I’m in the same boat with you. I have a number of problems such as developing the patience it takes for true precision, especially when it comes to hand tools; chisels, planes etc.
I learned about planer/jointer tear-out very quickly. I didn’t launch anything across the shop, but those little teardrops in the wood told me something was wrong. If I’m unsure of which way to run something through the planer, I make sure to set it high for the first pass then check the stock for tear-out. When I’m confident, I pencil an arrow on the edge of the board if I have to make additions passes. I also learned that sometimes it’s impossible to avoid planer tear-out, especially when the grain changes direction mid-board. In that case, I either a) leave it a little thick and get ready to do a lot of sanding, or b) find another board to use.
Attention to detail is another issue. Not that I lack attention to detail always, but that I don’t know about the details until after the fact. That can only come with experience.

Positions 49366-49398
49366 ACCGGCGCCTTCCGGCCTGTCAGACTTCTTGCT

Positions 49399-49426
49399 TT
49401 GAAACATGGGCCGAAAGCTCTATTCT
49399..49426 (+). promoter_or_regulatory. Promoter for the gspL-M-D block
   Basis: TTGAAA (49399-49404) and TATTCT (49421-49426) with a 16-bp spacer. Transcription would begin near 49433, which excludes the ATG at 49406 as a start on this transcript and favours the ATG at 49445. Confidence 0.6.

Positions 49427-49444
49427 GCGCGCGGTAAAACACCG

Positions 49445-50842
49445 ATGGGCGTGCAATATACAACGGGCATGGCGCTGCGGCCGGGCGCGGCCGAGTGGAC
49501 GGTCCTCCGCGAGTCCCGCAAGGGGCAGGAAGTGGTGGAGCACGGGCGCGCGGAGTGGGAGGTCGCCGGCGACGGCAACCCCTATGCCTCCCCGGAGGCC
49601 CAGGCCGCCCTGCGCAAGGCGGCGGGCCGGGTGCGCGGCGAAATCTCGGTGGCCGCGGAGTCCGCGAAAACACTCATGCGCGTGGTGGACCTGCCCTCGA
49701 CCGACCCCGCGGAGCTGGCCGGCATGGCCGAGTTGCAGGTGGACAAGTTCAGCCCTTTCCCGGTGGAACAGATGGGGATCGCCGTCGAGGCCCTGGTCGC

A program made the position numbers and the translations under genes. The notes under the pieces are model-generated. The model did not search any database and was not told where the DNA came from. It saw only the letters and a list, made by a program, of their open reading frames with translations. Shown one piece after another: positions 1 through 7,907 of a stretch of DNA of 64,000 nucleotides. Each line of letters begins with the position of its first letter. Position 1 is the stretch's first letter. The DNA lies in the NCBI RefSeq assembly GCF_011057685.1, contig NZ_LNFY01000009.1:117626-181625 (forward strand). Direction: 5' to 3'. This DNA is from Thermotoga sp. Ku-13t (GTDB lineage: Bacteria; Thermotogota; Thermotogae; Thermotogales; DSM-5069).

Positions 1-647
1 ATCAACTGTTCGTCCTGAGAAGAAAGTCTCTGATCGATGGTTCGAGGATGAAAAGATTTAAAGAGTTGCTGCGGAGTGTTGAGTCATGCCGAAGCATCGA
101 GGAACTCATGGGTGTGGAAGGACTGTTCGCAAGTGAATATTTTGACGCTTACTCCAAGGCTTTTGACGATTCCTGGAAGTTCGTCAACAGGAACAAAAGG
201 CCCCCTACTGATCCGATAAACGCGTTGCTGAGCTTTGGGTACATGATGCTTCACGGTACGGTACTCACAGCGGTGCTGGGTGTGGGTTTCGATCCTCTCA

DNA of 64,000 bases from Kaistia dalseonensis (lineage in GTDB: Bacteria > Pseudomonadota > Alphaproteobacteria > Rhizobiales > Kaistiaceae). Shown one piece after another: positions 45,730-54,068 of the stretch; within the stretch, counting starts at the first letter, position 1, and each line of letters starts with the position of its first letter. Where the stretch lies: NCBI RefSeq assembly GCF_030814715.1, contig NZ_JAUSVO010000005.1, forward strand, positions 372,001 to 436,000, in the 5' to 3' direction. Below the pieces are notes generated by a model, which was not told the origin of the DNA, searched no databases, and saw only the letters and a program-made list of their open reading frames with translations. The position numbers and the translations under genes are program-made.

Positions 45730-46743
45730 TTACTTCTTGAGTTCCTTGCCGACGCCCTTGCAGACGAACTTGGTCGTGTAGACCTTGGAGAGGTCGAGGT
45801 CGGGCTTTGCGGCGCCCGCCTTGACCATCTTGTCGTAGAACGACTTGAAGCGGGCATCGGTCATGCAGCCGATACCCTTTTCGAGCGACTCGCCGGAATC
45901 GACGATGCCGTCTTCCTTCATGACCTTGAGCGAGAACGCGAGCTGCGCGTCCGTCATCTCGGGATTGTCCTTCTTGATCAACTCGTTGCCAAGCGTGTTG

What I have found that helps is to make a list of things that go wrong, then figure out how to fix them next time. I try to correct the way I do things so they don’t turn into a bad habit that will lead to failure in the future.
I’m still struggling to complete my first ever project. I chose something fairly challenging, for me anyway, so I would have more opportunity to learn. Had I started with a very simple project, and pulled it off flawlessly, I would have walked into the next project over-confident. Seeing all of the mistakes I’ve made makes me stop and think before I do something. Even then, I still manage to screw some things up, but I still learn a little more.
What keeps me going is the knowledge that nobody came from the womb a master woodworker. Everyone was here at some point. I have to pay my dues like everyone else did. The key is learning from my mistakes and changing the way I work so I don’t make that mistake again. As long as I keep that mindset, and accept the quality of what I’m making for what it is, the product of a new woodworker, I won’t get discouraged, but will improve with time and experience.
Where are the band-aids?---Pro Libertate!